So what if we were to vote based on a candidate's likeliness to commit adultery while in the White House?  Obviously, Gingrich is out.  I think Obama wins this one -- he cares too much about his legacy to take this kind of risk, even though the temptation is likely always there.  Romney is fairly safe in this respect too.  Although Santorum looks rather shifty, I'm not sure that translates into a propensity for adultery.


Wednesday, February 8, 2012

Not so fast, media!

As I reported in the post just after the Nevada caucuses, the media really seemed quite desperate for us to believe that Romney had everything under control, to the point of using words like "obliterated" and "overwhelming" to describe Romney's still-less-than-fifty-percent performance.  I wondered why then, and I still wonder why, now that it's no longer so clear (as Santorum just won three states last night).

Sunday, February 5, 2012

Was 42-26 (early numbers) in Nevada an "obliteration"?

Both the Washington Post and the New York Times this morning report that Romney stomped on everyone else in Nevada, and they both seem to be trying to convey the impression that the GOP is finally coming around to supporting Romney.  While I do believe that Romney will be the Republican candidate in the end, it seems strange -- even disingenuous -- for these two liberal newspapers to be characterizing the victory that way.

Earlier this morning, when the articles first came out, the score was Romney 42 percent (to be honest, I thought I saw 37%, but I can't find that any more), Gingrich 26%.  That just doesn't seem that commanding or even significant to me, especially when you compare it to Romney's 51-13 win over McCain in Nevada four years ago.  I see that the numbers have now gone up to something like 47% Romney, 22% Gingrich.  So that's a bit more commanding, but it's still not an obliteration.

Aaron Blake's Washington Post "post" says Romney "obliterated" Gingrich, whose recent performance in Nevada (I think he means in the days leading up to the caucuses) was "disastrous," but fails to even mention the numbers.  Blake at times acknowledges that this might not be such a big deal (Romney won it four years with 51% ago against McCain, who only got 13%).


Dan Balz calls it "overwhelming."

The New York Times said he won "handily" with "broad support."   



Thursday, February 2, 2012

What Mitt Romney Meant to Say . . . .

People (e.g. Gail Collins today) are jumping all over Mitt Romney for yesterday morning's post-Florida-victory assertion that he doesn't care about the very rich or the very poor because the rich are fine and the poor have a safety net.  And it was a stupid thing to say.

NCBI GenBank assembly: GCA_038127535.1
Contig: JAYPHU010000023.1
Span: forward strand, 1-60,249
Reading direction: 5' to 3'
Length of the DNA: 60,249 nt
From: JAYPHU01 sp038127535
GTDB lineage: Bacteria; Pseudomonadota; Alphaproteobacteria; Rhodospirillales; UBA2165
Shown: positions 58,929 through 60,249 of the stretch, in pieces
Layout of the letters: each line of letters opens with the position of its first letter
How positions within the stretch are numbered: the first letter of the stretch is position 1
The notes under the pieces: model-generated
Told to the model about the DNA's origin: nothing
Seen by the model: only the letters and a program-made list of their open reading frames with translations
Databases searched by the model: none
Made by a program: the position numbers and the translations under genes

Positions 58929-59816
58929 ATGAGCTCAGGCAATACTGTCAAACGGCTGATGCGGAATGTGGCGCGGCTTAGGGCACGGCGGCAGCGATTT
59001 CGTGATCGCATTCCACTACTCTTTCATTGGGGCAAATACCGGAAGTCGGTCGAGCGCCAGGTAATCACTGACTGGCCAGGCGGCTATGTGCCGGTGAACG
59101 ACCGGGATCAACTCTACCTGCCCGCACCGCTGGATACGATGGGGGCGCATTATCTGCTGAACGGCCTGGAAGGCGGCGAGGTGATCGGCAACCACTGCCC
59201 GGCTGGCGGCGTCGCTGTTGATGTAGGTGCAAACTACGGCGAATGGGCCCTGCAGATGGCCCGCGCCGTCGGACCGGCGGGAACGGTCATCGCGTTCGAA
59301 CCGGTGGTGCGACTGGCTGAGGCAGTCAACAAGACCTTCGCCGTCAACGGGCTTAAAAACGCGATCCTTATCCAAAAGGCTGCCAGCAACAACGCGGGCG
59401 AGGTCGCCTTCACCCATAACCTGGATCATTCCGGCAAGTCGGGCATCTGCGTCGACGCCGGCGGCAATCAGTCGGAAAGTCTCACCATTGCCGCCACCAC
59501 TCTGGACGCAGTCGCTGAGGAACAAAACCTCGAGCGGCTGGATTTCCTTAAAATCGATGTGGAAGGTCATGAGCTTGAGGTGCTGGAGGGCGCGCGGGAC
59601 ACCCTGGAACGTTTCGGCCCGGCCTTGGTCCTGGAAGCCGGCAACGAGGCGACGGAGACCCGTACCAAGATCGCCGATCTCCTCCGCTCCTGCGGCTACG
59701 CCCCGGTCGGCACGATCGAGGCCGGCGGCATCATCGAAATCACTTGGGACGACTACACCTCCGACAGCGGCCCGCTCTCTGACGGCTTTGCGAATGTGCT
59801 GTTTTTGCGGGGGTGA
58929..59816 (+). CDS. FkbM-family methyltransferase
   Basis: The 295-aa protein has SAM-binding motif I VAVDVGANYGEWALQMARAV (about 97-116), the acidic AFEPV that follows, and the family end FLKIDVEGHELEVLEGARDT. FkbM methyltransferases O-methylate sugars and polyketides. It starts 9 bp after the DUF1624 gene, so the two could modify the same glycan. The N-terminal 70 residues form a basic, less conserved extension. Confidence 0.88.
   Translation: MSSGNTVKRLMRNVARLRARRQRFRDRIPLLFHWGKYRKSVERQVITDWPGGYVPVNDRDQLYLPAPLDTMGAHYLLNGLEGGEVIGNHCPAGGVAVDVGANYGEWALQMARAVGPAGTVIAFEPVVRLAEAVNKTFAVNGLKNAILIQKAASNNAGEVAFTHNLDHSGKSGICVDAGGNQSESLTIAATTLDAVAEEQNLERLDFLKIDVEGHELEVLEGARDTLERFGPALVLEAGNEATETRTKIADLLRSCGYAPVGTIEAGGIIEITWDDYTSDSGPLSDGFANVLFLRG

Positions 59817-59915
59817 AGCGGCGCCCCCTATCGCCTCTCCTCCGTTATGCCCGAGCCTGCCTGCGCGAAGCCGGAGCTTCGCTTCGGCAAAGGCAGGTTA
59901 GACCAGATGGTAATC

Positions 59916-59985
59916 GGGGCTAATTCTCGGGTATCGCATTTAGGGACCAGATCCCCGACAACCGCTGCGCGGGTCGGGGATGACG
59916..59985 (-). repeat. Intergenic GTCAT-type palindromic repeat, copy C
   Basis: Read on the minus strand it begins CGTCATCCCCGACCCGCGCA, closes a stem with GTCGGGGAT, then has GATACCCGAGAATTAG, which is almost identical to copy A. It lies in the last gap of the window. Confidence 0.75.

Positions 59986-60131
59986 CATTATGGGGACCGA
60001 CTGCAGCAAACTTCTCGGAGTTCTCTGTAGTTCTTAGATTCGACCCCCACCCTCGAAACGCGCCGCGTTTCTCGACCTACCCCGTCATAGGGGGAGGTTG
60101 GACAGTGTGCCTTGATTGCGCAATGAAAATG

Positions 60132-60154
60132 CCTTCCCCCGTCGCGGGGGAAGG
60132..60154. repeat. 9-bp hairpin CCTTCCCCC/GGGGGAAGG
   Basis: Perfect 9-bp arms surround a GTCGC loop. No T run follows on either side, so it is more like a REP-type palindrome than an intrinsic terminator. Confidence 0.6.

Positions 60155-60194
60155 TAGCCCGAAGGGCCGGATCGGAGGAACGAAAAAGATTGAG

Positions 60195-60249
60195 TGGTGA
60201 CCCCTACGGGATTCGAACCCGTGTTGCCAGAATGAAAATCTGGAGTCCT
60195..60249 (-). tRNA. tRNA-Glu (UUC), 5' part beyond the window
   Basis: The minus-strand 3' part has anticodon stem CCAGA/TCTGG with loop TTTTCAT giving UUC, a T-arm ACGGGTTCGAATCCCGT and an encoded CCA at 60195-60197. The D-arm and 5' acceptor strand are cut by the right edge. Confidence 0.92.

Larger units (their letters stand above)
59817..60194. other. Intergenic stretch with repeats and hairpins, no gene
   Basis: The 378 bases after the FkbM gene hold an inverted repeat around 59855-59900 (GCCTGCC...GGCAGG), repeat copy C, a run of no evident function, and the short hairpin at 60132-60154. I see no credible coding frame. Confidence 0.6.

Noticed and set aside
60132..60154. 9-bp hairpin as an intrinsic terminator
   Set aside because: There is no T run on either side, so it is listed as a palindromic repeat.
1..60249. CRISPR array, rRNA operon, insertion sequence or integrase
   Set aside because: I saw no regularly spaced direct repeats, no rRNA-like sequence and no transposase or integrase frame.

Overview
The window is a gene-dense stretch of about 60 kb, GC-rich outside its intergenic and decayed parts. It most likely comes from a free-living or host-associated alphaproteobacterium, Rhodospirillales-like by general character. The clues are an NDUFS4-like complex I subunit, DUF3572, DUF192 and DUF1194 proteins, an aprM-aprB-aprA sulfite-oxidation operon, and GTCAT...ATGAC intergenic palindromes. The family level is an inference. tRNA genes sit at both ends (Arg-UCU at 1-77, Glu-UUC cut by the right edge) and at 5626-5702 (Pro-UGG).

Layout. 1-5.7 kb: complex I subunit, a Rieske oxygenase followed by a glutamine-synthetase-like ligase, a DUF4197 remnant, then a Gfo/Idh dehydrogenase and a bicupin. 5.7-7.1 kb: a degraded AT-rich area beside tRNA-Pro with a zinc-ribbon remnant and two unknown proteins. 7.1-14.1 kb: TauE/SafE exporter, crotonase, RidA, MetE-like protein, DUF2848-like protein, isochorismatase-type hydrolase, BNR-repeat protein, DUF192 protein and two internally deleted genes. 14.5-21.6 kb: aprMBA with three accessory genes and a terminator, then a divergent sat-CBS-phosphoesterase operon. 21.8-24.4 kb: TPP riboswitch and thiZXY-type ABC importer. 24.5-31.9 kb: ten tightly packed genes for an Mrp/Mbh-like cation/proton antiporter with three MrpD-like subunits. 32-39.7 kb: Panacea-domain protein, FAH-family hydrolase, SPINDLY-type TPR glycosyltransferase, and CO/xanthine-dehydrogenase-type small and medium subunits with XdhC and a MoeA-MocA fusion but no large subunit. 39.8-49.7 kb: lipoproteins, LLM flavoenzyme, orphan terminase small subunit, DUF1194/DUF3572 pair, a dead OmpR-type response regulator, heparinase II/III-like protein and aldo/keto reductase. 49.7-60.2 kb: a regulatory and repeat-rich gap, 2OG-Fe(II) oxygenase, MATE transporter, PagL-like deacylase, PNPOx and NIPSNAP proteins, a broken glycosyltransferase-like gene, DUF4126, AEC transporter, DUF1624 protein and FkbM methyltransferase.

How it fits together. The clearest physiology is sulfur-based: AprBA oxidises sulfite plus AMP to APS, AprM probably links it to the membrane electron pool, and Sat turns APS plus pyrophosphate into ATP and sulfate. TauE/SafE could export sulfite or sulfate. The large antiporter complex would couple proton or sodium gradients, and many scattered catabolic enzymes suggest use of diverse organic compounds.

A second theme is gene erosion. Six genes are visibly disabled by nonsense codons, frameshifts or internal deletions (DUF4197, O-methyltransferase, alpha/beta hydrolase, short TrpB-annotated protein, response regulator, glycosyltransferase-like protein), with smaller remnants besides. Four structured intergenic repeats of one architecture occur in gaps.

But for me, it goes more to how completely inarticulate and tone-deaf he is, as opposed to what he really thinks about the "very poor."  All he was trying to say was that he's not going to be investing a lot of money in social programs for the very poor, since they've already got plenty of social programs to help them.  That's a fine Republican sentiment.  The point is that there will always be "very poor" people in this country; you can't run on a platform that somehow suggests we will eliminate poverty.  That's been tried and it hasn't worked.  So he was just trying to assure the middle class -- the biggest voting block -- that he would be focusing on their needs, and not fretting about solving problems that are unsolvable.  In other words, he can't even articulate a simple plank of the Republican platform without hosing it up and getting himself into trouble.

That tone-deafness will prove fatal for his campaign.  There hasn't been anyone that inarticulate on the campaign trail since George W. Bush.  But the difference is that Bush managed to win because his handlers were fully aware of his weakness and kept him under wraps to the fullest extent possible.  Because people think Romney is smart (and he has the grades and the money, if nothing else, to prove he is), they don't recognize how truly "stupid" he is.  If he hasn't already lost the race, he certainly will for that reason.  Just watch him try to connect with people and you'll see what I mean.







Wednesday, February 1, 2012

Politics and Killing Bin Laden

Maureen Dowd reports today on how Biden is going around talking about what a strong backbone Obama has.  Although she meanders a bit, she finally settles on the conclusion that "Romney would do well to remember that real tough guys don’t brag on themselves. They let others do it."

But along the way, she gave us -- without any commentary -- this revealing quote from Biden:

“He knew what was at stake,” Biden said. “Not just the lives of those brave warriors, but literally the presidency. And he pulled the trigger.” The vice president concluded triumphantly: “This guy doesn’t lead from behind. He just leads.” 

Wow.  I guess this can be read both ways -- he knew he that if the mission failed, his presidency would go down the tubes, but he did it anyway.  That takes guts.  On the other hand, it could be read (as I first read it) as saying he knew that if the mission succeeded, his presidency would be saved.  And he was willing to risk the lives of the SEALS to do it.  Given how low his approval ratings were at the time, the latter explanation actually seems more plausible.

Conclusion:  Biden is clueless and should probably be locked in a closet until the election is over.